World

Gold mine workers feared trapped underground after Turkey landslide

The workers have not been heard from since the landslide struck with hundreds of rescue personnel descending at the site.

Journalists work next to the Copler gold mine near Ilic village, east Turkey, after a landslide hit and apparently trapped at least nine workers underground (IHA/AP)
Turkey Mine Landslide Journalists work next to the Copler gold mine near Ilic village, east Turkey, after a landslide hit and apparently trapped at least nine workers underground (IHA/AP) (AP)

Nine workers are believed to be trapped underground after a landslide hit a gold mine in eastern Turkey on Tuesday, officials said.

The landslide at the Copler mine happened at 2.30pm local time near the town of Ilic in Turkey’s mountainous Erzincan province.

Interior minister Ali Yerlikaya said nine workers have not been heard from since the landslide struck and that 400 search and rescue personnel are at the site.

Emergency agency Afad said staff from surrounding provinces have been brought in.

“There are people buried underground, the number is not clear. Our search and rescue efforts have started,” regional governor Hamza Aydogdu said.

Meanwhile, Erzincan Mayor Bekir Aksun told broadcaster Haberturk that between 10 and 12 workers are missing.

Anagold Mining has operated the Copler mine since 2009, and minister Yerlikaya said 667 staff are employed at the site.

In a statement, the company said its “most important priority in this difficult process is the health and safety of our employees and contractors”.

“This is a painful situation,” it added. “Immediately after the incident, we immediately contacted our employees in the region, put our emergency plan into action and informed the relevant public institutions and organisations.”

Security personnel stand at the entrance of the Copler gold mine near Ilic village, eastern Turkey (Ugur Yildirim/AP)
Turkey Mine Landslide Security personnel stand at the entrance of the Copler gold mine near Ilic village, eastern Turkey (Ugur Yildirim/AP) (Ugur Yildirim/AP)

Justice Minister Yilmaz Tunc said an investigation into the disaster has been launched, adding: “I wish our citizens from Erzincan recover soon and hope that our miner brothers who are trapped under the rubble will be rescued safely.”

Geologist Suleyman Pampal told Haberturk the soil that formed the landslide had been processed for gold and may contain dangerous substances such as cyanide which are used in the process.

He also warned of an environmental threat to the nearby Euphrates river.

“Mixing with the Euphrates means the end of all life. It must be prevented urgently from reaching the Euphrates,” he said.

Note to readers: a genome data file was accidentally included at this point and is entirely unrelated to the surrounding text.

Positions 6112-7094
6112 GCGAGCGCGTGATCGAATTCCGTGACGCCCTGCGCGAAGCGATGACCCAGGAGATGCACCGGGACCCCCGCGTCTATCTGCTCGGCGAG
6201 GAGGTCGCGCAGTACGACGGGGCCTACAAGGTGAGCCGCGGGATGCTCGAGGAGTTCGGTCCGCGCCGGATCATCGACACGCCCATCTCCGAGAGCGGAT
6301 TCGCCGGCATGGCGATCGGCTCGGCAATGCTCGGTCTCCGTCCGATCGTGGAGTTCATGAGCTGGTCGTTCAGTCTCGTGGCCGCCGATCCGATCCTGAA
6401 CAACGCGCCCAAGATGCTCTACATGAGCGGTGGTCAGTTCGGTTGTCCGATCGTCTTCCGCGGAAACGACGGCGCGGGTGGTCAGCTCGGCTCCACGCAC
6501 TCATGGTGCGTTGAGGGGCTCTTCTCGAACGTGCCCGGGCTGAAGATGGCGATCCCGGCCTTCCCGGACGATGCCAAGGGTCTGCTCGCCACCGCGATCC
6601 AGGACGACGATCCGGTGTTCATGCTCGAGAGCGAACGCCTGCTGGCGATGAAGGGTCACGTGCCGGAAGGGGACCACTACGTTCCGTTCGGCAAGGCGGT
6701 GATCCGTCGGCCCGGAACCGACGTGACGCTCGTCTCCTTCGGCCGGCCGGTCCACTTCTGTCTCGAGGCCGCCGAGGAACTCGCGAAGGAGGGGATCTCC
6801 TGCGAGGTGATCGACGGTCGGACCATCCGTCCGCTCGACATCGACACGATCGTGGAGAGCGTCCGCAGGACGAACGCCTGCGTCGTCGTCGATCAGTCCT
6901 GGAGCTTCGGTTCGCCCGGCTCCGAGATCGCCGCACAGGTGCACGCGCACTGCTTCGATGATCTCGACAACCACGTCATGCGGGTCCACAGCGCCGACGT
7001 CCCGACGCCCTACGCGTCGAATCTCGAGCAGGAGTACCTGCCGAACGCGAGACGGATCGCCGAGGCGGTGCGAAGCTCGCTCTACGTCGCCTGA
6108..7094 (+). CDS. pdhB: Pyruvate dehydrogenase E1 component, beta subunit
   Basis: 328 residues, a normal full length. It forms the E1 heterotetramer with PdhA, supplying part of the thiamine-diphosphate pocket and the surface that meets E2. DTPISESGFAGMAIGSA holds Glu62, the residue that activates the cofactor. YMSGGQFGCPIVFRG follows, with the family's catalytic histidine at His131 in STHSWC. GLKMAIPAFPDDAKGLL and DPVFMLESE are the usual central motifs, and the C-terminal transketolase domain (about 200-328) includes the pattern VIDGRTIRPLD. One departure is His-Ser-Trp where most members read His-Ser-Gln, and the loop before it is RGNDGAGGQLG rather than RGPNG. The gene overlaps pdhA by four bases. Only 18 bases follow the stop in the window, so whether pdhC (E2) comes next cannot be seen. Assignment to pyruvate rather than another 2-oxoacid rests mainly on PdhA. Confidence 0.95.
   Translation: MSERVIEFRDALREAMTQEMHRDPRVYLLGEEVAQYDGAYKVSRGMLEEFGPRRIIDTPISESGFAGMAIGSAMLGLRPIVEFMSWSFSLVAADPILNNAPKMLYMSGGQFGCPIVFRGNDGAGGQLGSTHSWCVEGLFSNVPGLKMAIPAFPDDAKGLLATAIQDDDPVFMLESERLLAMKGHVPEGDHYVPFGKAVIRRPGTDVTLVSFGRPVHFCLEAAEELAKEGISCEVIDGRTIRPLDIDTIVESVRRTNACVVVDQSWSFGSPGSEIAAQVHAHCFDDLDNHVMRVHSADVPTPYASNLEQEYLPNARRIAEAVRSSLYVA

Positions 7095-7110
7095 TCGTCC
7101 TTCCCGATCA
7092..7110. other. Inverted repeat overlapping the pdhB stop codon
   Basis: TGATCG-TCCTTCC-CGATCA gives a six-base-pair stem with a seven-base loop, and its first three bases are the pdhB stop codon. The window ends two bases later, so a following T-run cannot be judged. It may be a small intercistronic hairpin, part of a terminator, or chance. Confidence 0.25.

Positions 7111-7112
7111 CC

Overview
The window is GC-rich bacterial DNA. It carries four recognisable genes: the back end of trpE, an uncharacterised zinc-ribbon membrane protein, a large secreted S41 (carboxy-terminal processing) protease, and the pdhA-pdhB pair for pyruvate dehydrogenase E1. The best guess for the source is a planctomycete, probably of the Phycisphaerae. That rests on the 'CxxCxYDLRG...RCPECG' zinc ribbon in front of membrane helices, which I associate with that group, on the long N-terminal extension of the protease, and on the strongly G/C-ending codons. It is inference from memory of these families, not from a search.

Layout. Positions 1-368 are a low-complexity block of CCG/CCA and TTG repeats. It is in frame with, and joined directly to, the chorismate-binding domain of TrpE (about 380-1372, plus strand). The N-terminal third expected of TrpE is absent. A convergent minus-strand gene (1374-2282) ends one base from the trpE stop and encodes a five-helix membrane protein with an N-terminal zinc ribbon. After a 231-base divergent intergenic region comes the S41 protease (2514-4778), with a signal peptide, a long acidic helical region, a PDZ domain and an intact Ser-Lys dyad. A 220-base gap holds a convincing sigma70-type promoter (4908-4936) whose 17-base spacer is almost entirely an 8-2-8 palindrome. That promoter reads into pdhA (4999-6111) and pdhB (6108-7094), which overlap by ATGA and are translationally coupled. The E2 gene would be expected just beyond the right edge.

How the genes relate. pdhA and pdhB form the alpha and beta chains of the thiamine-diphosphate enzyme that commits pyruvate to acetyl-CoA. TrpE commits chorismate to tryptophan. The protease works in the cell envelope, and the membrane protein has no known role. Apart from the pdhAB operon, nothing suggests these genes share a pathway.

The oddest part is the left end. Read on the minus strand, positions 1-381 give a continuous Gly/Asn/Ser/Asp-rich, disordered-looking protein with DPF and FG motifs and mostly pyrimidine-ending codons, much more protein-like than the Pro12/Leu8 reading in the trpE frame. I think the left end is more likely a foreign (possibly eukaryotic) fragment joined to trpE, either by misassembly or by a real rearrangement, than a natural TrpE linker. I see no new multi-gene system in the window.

The Environment Ministry said in a statement that a stream leading to the Euphrates was closed to prevent water pollution.

Erzincan govenor Hamza Aydogdu said no cyanide had gotten into the waterway.

Nine workers have not been heard from since the landslide struck (Ugur Yildirim/AP)
Turkish military and Gendarmery personnel stand at the entrance of the Copler gold mine near Ilic village, eastern Turkey, (Ugur Yildirim/AP) Nine workers have not been heard from since the landslide struck (Ugur Yildirim/AP) (Ugur Yildirim/AP)

“There is no leakage at the moment,” he said. “If there were, we would explain it to you.

“There is no leakage into the Euphrates River. There was a landslide, so there is no problem other than this landslide.”

The mine was closed down in 2020 following a cyanide leak into the river, which stretches through Turkey, Syria and Iraq.

It reopened two years later after the company was fined and a clean-up operation was completed.

The Turkish government said social media content about the disaster that “has not been confirmed through official channels and whose accuracy is not assured” had been blocked.

Turkey has a poor mine safety record. In 2022, an explosion at the Amasra coal mine on the Black Sea coast killed 41 workers.

A general view of the Copler gold mine following the landslide (Ugur Yildirim/AP)
Turkey Mine Landslide A general view of the Copler gold mine following the landslide (Ugur Yildirim/AP) (Ugur Yildirim/AP)

The country’s worst mining disaster took place in 2014 at a coal mine in Soma, western Turkey, which saw 301 people killed.

In the wake of the incidents, engineers warned that safety risks were frequently ignored and inspections not adequately carried out.

“The disaster that took place in Erzincan Ilic Copler gold mine is a disaster that (was) coming,” the Union of Chambers of Turkish Engineers and Architects said in a statement issued on social media.

The union added that it had filed two lawsuits against the mine’s operation, adding: “We said that Ilic Copler gold mine should be closed and rehabilitation works should be started”.